iamnothamlet’s #CBR5 Review #50: And Here’s the Kicker by Mike Sacks

I’ve been reading this collection of interviews with notable comedy writers piecemeal for the last few weeks, one or two interviews at a time. In truth, it was a bit of a struggle to finish, mostly because of the similarity between the writers, their experiences, their outlooks, and their advice for young writers. Mike Sacks has assembled an All-Star lineup of comedy talent, but somehow his interviews are rarely funny or all that interesting. Perhaps like with a specific joke, the best way to kill humor is to explain it.

Not all of Sacks’s interviews are boring, in fact, individually they’re all good reading for fans of the writers involved, it’s just that in total the book never amounts to anything more satisfying. In fact, I’d go so far as to say I’m not sure why this is even a book. As in, why is this between covers and why did it cost $14.00 on Amazon, and why did I pay that?

I also couldn’t help but wonder about the sameness of Sacks’s roster of interviewees. Of the 21 subjects, 18 were white men, with two women and one black man thrown in. I understand that comedy’s diversity problem is well-established, and I am not usually the first person to play the diversity police (I am, after all, a white male) but this seemed excessive and contributed to the exercise’s feeling of sameness.

Still, there are some heavy hitters here, and some lesser-known names that deserve a bigger audience. David Sedaris, Jack Handey, Larry Gelbart, Buck Henry, Dick Cavett, and Bob Odenkirk are all their usual interesting selves. George Meyer, a longtime writer for The Simpsons, is an appealingly odd duck, cantankerous and opinionated. Irving Brecher, who wrote for the Marx Brothers, has some interesting stories. A lot of these writers have a lot to say about the institutions of the comedy world. Opinions about SNL, for instance, are widely varied, even among those writers who got their first big break there.

Though there are some interesting stories brought forth, like the time a guest on Cavett’s talk show dropped dead during a taping and the near fist-fight between Bob Odenkirk and Al Franken, overall the format of the book means these topics are dropped shortly after they are raised. Sacks zooms along giving equal attention to the spectacular and the mundane, and as a result even the spectacular starts to seem mundane.

iamnothamlet’s #CBR5 Review #49: The Chaperone by Laura Moriarty

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I’m a sucker for novels about old movies, movie stars, and life in America in the early part of the 20th Century, which made me especially susceptible to the charms of Laura Moriarty’s The Chaperone. However, I think the novel’s prose, brisk pace, and broad scope will appeal to those without my particular interests just as much.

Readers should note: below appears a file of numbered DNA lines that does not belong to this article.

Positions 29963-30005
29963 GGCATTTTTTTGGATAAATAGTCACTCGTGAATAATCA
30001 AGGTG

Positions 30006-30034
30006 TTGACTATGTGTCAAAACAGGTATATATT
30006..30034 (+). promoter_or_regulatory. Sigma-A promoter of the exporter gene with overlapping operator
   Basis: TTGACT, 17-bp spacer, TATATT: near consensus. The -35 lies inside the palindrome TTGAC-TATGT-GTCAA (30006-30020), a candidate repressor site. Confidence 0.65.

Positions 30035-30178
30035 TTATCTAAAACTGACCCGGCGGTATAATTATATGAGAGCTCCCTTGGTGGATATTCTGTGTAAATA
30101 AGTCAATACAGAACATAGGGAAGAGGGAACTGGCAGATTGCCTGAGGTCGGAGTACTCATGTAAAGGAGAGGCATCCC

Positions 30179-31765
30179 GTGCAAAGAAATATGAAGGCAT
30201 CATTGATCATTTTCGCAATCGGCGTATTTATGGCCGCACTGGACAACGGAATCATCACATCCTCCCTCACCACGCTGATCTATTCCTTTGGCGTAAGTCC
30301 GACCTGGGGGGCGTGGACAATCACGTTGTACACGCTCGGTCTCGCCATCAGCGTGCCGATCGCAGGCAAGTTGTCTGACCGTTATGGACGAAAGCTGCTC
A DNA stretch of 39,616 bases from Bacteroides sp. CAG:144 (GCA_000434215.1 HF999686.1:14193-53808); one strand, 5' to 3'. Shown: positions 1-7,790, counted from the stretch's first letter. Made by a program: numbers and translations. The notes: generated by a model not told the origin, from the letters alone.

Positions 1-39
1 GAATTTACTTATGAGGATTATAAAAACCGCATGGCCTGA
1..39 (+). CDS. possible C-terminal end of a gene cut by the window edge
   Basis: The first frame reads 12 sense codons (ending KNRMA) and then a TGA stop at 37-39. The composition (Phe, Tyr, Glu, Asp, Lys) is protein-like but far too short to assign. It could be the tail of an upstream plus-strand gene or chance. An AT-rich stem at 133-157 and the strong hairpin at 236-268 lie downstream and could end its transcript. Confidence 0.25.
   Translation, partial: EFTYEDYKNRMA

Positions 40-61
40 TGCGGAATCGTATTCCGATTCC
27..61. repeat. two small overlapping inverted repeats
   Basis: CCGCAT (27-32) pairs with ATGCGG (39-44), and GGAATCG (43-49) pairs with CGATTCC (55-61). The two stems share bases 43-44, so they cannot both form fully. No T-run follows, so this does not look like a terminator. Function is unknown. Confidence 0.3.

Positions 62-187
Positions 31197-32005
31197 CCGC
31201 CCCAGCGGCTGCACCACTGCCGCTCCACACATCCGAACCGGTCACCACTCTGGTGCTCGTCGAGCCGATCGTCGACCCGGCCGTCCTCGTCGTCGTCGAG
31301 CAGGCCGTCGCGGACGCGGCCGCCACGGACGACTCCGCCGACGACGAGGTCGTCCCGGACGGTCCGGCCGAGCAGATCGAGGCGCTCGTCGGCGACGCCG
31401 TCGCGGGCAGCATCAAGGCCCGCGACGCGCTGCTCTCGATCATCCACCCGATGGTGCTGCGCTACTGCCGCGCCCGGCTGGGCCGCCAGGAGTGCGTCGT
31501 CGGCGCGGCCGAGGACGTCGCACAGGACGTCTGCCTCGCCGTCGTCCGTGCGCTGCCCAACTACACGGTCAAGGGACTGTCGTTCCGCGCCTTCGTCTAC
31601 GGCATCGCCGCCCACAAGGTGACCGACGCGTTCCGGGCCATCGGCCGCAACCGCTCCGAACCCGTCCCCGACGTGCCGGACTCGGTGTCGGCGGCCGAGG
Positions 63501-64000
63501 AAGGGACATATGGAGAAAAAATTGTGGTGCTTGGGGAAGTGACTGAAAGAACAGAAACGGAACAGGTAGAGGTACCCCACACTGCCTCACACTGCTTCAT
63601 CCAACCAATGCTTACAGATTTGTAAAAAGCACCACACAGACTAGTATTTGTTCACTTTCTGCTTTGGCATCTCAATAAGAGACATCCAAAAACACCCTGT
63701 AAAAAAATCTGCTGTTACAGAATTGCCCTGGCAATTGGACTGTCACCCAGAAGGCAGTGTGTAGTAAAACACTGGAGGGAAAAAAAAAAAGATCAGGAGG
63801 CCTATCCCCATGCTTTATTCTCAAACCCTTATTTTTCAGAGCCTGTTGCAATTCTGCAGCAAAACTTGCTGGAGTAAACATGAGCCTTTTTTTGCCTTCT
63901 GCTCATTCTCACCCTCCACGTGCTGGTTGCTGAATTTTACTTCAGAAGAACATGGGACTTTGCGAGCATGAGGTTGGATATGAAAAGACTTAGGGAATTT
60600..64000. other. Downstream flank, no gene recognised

Cora Carlisle is a married housewife who has overcome a troubled youth to achieve a life of middle-class respectability. She’s the very picture of moral uprightness and social nicety. If she ever thought about it, she might realize how unhappy she is. Cora surprises her husband, and herself really, by answering an ad from a fellow Wichita family seeking someone to chaperone their talented daughter for summer in New York while she takes dance lessons with a prestigious academy.

That talented daughter, who turns out to be quite the handful with her unconventional manners and scandalous attire, is Louise Brooks at 15. For those who don’t know, Brooks was a famous silent-film star famous for her beauty. In Moriarty’s telling she is a conceited, snobby child with ideas that shock her stuffy old chaperone.

Though Brooks is the real-life star, Moriarty focuses much more on Cora, and the novel follows her far beyond that one summer when she was brushed with fame on the rise. Cora’s life story is a handy stand-in for Moriarty to explore the lives of women of the time period, with the myriad challenges and prejudices that they face. That she manages to do so without ever seeming preachy or taking away from her narrative is a minor miracle.

 

iamnothamlet’s #CBR5 Review #48: The Temple of Gold by William Goldman

This first novel from legendary screenwriter William Goldman crackles with the author’s precocious wit and playful sense of humor, but the clash between Goldman’s light touch and the dark nature of his plot make the reader uncertain where to place his sympathies. More succinctly, Ray Trevitt might be too much of an asshole to build a book around.

Now, if you read this book, for about the first half you’re going to think I’m nuts. Sure, childhood Ray might be a little rough around the edges, but he’s just a good-ole American boy, in the vein of Tom Sawyer. And you’d be right. Ray, the product of a marriage between a Greek scholar and one of his students, is a fun-loving, affable guy, quick-witted, sarcastic, and amusing. His exploits with his friend Zock (short for Zachary) and his attempts to chase girls will delight many readers, especially thanks to Goldman’s deceptively casual prose.

But about halfway through the narrative, events transpire which will not be spoiled here, and you’re opinion of Ray will have to change. And I’m sure Goldman knows that, I’m just not convinced he knows how much you’re opinion will and should change. Because Goldman, who it should be pointed out was 24 when this novel was published, never changes his tone. Even when Ray’s behavior is appalling, however understandably, Goldman still has him cracking wise, as though you’re supposed to enjoy watching him keep plugging away.